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Author Topic: Revealed: Sir James Dyson’s investments in film tax schemes  (Read 309 times)

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Revealed: Sir James Dyson’s investments in film tax schemes
« on: November 11, 2018, 10:29:20 PM »
The inventor Sir James Dyson is an investor in three different film schemes run by firms embroiled in tax-avoidance scandals, The Sunday Times can reveal.

The 71-year-old vacuum cleaner tycoon is a member of Tamar Films, Tyne Films and Future Screen Partners — all schemes that delay the payment of taxes.

The prominent Brexit supporter, who is worth £7.8bn according to The Sunday Times Rich List, has argued that Britain can make its own way in the world.


Dyson Group said the business and its founder Sir James Dyson had paid £1.5bn in tax over five years
CHRISTOPHE ARCHAMBAULT


Yet last month he dashed hopes that he would build an electric car in the UK, preferring Singapore, where his vacuum cleaners are assembled, for the £2bn facility.

By buying up swathes of agricultural land in Lincolnshire, Oxfordshire and Gloucestershire, Dyson has also become Britain’s biggest farmer. Farmland is exempt from inheritance tax.

Tamar Films and Tyne Films are run by Ingenious Media, which has been involved in a long-running dispute with HM Revenue & Customs over a scheme that helped celebrities including David Beckham, Ant & Dec and Lord Lloyd-Webber to avoid paying tax.

Future Screen Partners is run from the same building as Future Capital Partners, which lost an HMRC court case over a film rights scheme called Eclipse 35.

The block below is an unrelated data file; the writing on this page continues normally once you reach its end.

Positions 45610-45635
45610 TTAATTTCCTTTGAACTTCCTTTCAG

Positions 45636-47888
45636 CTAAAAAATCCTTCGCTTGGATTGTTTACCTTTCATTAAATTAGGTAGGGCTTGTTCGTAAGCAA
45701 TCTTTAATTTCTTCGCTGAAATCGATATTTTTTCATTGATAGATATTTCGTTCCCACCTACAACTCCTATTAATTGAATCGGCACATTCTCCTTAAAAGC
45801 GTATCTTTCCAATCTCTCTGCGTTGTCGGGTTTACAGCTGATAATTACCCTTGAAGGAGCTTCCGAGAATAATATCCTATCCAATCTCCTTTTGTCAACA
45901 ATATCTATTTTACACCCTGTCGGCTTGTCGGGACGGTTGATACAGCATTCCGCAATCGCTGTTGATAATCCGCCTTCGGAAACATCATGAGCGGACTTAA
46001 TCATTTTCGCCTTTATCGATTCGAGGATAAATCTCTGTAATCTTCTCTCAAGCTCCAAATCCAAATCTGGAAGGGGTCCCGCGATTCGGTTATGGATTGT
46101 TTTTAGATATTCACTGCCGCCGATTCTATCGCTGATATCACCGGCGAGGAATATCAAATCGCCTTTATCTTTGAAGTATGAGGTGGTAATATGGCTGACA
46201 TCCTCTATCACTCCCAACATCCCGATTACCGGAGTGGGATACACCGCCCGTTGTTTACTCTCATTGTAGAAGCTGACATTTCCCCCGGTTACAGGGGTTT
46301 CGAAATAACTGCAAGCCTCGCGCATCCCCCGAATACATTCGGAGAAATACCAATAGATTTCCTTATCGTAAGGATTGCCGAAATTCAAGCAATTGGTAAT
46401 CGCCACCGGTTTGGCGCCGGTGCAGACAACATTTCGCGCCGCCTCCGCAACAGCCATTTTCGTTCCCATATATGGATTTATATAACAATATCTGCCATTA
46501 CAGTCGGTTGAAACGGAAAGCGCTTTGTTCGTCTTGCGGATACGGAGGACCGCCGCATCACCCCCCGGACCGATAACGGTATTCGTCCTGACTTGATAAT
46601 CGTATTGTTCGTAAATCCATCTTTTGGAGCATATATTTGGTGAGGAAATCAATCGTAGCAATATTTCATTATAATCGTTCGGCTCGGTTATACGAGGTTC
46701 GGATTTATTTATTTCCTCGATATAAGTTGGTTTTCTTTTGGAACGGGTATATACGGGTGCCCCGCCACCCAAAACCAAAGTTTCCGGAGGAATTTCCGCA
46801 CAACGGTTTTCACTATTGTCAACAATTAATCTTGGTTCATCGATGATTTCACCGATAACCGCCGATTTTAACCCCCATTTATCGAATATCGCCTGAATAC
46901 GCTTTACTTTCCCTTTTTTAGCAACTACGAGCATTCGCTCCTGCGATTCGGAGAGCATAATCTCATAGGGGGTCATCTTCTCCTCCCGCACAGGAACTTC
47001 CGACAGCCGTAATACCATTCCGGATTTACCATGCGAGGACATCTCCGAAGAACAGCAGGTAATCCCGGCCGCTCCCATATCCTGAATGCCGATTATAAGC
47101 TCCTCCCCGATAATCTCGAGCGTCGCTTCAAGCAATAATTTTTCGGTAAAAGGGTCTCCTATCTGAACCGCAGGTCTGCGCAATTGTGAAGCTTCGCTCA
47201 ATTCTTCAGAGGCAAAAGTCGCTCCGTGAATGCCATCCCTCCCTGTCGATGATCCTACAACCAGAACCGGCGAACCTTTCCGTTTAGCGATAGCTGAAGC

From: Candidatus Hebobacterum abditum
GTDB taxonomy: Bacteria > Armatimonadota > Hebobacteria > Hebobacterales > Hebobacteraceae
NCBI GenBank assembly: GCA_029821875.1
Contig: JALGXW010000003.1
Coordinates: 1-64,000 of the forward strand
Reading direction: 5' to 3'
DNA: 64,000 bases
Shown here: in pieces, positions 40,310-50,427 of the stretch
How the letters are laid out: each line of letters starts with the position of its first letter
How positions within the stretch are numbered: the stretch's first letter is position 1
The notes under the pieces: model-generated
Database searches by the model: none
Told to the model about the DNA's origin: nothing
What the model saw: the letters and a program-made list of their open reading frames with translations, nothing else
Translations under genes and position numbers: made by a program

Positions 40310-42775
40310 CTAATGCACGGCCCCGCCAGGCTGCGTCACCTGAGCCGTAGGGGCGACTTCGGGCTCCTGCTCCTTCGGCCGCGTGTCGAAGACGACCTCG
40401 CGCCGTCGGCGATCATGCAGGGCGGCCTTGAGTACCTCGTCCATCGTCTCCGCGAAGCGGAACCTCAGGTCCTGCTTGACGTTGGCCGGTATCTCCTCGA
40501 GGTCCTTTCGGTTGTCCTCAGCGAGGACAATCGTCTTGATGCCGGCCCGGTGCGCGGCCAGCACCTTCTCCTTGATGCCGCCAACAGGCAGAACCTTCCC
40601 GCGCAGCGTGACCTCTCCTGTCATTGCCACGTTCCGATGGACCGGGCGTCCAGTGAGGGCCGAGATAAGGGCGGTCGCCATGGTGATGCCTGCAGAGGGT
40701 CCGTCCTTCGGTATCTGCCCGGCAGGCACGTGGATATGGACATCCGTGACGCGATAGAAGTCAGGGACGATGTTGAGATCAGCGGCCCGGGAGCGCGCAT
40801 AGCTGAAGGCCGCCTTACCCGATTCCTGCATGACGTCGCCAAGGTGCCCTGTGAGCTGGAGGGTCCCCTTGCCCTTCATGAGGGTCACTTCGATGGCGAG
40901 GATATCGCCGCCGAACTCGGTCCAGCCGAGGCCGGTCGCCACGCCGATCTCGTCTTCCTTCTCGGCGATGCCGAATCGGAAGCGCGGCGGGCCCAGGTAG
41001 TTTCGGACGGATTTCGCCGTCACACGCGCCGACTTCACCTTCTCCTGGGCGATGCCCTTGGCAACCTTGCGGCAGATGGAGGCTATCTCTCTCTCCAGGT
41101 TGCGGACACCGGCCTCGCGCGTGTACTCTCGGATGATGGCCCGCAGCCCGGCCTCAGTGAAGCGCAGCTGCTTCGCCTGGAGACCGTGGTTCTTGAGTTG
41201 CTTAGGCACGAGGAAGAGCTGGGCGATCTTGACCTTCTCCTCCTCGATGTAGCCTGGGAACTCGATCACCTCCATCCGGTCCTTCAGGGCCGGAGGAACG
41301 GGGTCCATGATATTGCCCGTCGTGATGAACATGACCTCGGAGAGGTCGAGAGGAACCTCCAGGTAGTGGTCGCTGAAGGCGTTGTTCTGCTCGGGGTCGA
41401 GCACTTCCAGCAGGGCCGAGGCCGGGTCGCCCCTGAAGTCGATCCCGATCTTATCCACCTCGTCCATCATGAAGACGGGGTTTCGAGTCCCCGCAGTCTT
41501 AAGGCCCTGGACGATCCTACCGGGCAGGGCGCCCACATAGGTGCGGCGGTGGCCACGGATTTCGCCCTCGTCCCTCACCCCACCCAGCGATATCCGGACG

The Tamar and Tyne partnerships are sale and leaseback tax-deferral schemes, created by the then chancellor Gordon Brown in 1998 to encourage investment in the film industry.

Typically, they allow investors to claim tax relief on lump sums invested in the scheme by taking out a loan. A further investment is then used to pay off any tax liability from annual lease income.

Tax-deferral schemes are not covered by the rulings made against Ingenious Media or Future Capital Partners by HMRC.

Frank Field, who chairs the Commons work and pensions committee, said: “We want to create an environment in this country where everyone — even high-profile figures — pays the taxes they owe.”

Well-known people who use schemes to reduce their tax burden are being identified by the taxman to prevent them getting honours.

Dyson was knighted in 2007 and awarded the Order of Merit in 2016.

Future Capital Partners, which was founded in 2000, is facing liquidation. It could not be reached for comment.

Tyne Films was launched in 2005, has net assets of £23.5m and holds leases for films such as Unstoppable and Hannibal.

Tamar Films, also founded in 2005, has net assets of £18.9m and has acquired the leases for films such as The Last King of Scotland and This is England.

Dyson Group said: “Sir James Dyson and Dyson Group have contributed £1.5bn in tax over the past five years, and take their responsibilities for paying their fair share very seriously indeed.”

Ingenious Media said: “Tyne and Tamar are tax-deferral instruments — all tax has to be repaid over a 15-year period. They are not tax- avoidance instruments, so they are not governed in any way by rulings that might affect other Ingenious partnerships and which are currently subject to appeal.”

HMRC would not comment on individual schemes.

Source


 

 

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